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The Smart(phone) Way to Report Invasive Species

Update written by Nicole Smith, Florida State University student

On a rainy Tuesday in May 2012, the New York State Department of Environmental Conservation and the New York Natural Heritage Program introduced their new browser-based smartphone tool for iMapInvasives with an invasive species Bio-Blitz workshop in the town of Saugerties.


Following an orientation and brief training at the library, volunteers carpooled to the Esopus Bend Preserve, where they walked the woodland trails, mapping and photographing invasive species with their Androids, iPhones, and tablets. Returning to the library, they were able to view their real-time contributions in the invasive species database.


Invasive species are non-native organisms that thrive outside of their original environment and cause significant harm to the environment, economy, and human health.

In New York, invasive species such as northern snakehead fish (Channa argus), hydrilla waterweed (Hydrilla verticillata), and

Asian clam (Corbicula fluminea) threaten aquatic resources. In forested areas, the Asian longhorned beetle (Anoplophora glabripennis) imperils our hardwoods like sugar maple trees, and the emerald ash borer (Agrilus planipennis) is killing ash trees in several counties. Giant hogweed (Heracleum mantegazzianum), an invasive plant, poses a health hazard to humans. And some invasive species have jeopardized habitats critical to the survival of endangered species, such as displacement of the federally listed Hart's-tongue fern (Asplenium scolopendrium var. americanum) by the invasive vine, pale swallowwort (Cynanchum rossicum).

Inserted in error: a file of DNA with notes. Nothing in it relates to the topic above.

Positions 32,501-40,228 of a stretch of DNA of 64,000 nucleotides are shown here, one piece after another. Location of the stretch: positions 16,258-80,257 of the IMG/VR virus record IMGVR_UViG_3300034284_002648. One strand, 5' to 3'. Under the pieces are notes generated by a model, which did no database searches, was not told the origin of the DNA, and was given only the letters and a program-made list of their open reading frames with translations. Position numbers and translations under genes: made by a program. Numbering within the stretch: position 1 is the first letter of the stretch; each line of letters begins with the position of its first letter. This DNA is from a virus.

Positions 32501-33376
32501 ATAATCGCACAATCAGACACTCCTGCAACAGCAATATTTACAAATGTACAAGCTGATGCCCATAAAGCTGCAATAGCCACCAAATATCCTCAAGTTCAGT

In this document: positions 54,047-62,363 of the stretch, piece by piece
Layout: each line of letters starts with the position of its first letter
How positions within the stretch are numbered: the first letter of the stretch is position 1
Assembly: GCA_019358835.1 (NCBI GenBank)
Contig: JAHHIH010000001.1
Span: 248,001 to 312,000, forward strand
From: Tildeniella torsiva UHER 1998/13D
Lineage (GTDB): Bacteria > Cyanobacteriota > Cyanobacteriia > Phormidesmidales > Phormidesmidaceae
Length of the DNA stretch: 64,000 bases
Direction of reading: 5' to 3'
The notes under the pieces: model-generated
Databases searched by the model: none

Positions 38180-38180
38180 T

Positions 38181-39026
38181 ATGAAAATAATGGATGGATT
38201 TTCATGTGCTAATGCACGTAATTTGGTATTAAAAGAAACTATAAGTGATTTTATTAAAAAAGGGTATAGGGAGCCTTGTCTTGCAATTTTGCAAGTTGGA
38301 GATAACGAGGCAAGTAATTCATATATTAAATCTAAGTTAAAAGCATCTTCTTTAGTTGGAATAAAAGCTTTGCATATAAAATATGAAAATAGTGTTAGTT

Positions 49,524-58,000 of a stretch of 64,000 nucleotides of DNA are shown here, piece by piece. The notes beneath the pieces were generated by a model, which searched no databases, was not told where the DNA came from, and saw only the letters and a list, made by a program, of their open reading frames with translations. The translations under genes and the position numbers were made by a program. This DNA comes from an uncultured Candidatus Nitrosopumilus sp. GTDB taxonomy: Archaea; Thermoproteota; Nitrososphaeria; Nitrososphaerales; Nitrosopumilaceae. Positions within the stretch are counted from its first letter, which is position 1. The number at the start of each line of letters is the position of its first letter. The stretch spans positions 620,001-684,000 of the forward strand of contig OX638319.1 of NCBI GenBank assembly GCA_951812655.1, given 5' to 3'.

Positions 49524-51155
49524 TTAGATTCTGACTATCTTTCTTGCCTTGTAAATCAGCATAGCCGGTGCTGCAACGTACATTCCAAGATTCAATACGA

The key to success in controlling invasives is early detection, and concerned citizens are often the first to spot new invaders. Amateur naturalists and conservation professionals alike can submit reports to iMapInvasives, a collaborative online database and mapping system. iMapInvasives overcomes a major challenge in managing invasive species by providing a single system where multiple organizations can gather and share data. 


By sharing invasive species data via mapping and web-based technologies, this unique database allows land managers to access precise location data from multiple sources. Reports from the public provide valuable information to New York’s natural resource preserve

managers, regional planners, and other land and water managers,

helping them prioritize control projects and other work aimed to prevent the spread of invasive species. 

With the release of the iMapInvasives smartphone app, citizens can now contribute data to iMapInvasives instantly, aiding early detection and ensuring that citizen-scientists’ observations get reported. 

So how effective was the Bio-Blitz Workshop for the release of the iMapInvasives smartphone application? With the help of 21 attendees, the group overcame the rain to enter 38 new observations into iMapInvasives in just one hour. In addition to making a significant contribution to New York’s distribution maps, the effort helped raise public awareness while training a new batch of citizen scientists.

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